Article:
Fig. 5

Cocaethylene has no effect on recovery from inactivation. (A) Recovery from inactivation was measured using a double pulse protocol consisting of a depolarization to +20 mV for 400 ms followed by a family of test pulses. The recovery time constants were determined from exponential curve fits of the test currents (see text). Currents measured before (B) and after (C) application of 5 μM cocaethylene. (C) Recovery time constants plotted versus voltage for control (n=21) and after application of cocaethylene (n=26).

Fig. 3

Cocaethylene slows the deactivation. Currents were activated by depolarizing to +20 mV and the tail currents measured at −60 mV. The decay phase of the tail current was fitted with the sum of two exponentials with time constants of 121 and 879 ms, respectively. Application of 5 μM cocaethylene slows the decay of the current which has fast and slow time constants of 335 and 1284 ms, respectively. The dashed line is the normalized tail current measured after application of cocaethylene.

3.4 Cocaethylene promotes rapid inactivation

Cocaethylene tends to selectively reduce the amplitude of the plateau currents at depolarized voltages (>+40 mV) by promoting a slow decay of the current. An example of this drug-enhanced decay is shown in Fig. 2B and C, where the time course and extent of the current relaxation at +60 mV increases after application of cocaethylene. To quantify this decay the amplitude of the plateau current measured at the end of the depolarizing pulse was normalized to the respective peak current from the same recording. In control experiments, the plateau currents are reduced by 32.0±4.5% with respect to the peak currents (n=7). In the absence of drug, this time-dependent reduction in current amplitude reflects the inactivation of the channels. After application of cocaethylene, the plateau is reduced 58.8±3.4% by comparison to the paired peak current (n=7). The relative amplitude of the plateau current is significantly reduced by cocaethylene (paired t-test, P<0.05) consistent with a more extensive time-dependent current decay.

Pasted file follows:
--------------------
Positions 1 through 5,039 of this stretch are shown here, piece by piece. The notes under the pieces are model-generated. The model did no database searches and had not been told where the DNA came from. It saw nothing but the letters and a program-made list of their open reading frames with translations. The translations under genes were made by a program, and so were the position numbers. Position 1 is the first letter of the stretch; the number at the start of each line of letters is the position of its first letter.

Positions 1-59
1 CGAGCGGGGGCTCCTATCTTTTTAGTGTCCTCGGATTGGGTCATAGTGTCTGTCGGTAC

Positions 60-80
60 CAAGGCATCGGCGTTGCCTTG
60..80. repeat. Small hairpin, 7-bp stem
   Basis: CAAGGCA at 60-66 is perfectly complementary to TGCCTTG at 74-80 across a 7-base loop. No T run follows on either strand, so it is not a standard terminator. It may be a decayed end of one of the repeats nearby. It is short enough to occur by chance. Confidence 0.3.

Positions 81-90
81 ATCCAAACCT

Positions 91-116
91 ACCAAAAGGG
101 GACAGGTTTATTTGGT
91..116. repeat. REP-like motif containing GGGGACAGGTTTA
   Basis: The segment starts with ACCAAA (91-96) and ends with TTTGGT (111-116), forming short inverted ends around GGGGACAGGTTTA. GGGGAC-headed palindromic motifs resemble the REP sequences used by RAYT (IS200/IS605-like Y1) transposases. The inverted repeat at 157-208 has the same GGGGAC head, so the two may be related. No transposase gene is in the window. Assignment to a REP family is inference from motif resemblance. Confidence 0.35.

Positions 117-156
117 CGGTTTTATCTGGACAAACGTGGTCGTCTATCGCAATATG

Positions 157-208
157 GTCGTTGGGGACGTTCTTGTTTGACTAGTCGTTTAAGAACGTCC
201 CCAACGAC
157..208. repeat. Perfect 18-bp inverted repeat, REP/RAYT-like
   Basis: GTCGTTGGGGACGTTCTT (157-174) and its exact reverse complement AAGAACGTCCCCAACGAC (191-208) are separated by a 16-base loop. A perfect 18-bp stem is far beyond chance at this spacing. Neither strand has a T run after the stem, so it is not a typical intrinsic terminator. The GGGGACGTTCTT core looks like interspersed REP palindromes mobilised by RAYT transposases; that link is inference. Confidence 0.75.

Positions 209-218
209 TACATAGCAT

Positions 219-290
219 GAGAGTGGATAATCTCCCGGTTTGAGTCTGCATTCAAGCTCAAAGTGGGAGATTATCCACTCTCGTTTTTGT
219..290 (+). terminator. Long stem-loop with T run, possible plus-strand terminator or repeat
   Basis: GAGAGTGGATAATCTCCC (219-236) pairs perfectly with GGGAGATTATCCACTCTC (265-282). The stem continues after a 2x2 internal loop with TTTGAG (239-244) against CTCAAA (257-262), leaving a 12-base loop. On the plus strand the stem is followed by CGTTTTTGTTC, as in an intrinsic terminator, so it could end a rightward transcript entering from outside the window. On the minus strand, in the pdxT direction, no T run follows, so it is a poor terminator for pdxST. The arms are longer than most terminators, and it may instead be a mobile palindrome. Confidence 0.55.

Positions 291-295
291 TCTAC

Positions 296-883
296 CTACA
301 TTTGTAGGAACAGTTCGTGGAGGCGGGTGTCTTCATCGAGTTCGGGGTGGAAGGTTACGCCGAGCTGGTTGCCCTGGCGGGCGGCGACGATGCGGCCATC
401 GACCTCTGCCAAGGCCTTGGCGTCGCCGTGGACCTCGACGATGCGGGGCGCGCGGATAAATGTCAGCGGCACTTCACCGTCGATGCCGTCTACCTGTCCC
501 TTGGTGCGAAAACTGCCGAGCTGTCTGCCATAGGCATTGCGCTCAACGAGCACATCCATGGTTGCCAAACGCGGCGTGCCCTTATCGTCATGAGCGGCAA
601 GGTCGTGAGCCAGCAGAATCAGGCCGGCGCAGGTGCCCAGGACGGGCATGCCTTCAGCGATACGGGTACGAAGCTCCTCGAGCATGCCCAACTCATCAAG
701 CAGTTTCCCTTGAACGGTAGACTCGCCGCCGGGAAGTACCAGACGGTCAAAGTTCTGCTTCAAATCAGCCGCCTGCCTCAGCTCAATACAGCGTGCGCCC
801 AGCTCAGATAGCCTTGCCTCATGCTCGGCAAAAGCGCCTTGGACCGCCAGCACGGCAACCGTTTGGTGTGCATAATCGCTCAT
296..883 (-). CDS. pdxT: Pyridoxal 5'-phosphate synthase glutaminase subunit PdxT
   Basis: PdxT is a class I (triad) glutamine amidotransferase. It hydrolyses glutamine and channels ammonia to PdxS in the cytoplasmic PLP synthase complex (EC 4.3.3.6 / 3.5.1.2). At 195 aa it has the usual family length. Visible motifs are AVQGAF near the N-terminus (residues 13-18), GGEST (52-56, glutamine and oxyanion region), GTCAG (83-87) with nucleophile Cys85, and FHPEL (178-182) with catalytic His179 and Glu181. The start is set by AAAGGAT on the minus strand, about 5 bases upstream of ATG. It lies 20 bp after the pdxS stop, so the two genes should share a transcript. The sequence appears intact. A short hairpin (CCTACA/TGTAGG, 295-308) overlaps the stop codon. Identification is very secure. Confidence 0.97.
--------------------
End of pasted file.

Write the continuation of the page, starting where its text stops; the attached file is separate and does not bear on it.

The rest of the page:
The cocaethylene-induced decay of the current at depolarized voltages may be linked to changes in channel gating. At +60 mV, HERG channels are maximally activated and the recruitment of additional channels to the open state cannot further contribute to cocaethylene binding. However, in HERG channels strong depolarization favors inactivation and the observed reduction in steady state current coincides with the range of voltages where the currents display significant rectification [21]. Cocaethylene may act by promoting more rapid inactivation. The inactivation time course was measured using a standard triple pulse protocol (Fig. 4A). The decay of the current measured during the test pulses (Fig. 4B and C) is well fitted by a single exponential reflecting the time course of inactivation. In the absence of drug, the inactivation time constants decrease with depolarization, consistent with an increasing rate of inactivation (Fig. 4D). Cocaethylene (5 μM) accelerates the decay of the currents at all voltages. This more rapid inactivation may account for the slow drug-induced decay of the HERG current observed at depolarized voltages (Fig. 2C).

Fig. 4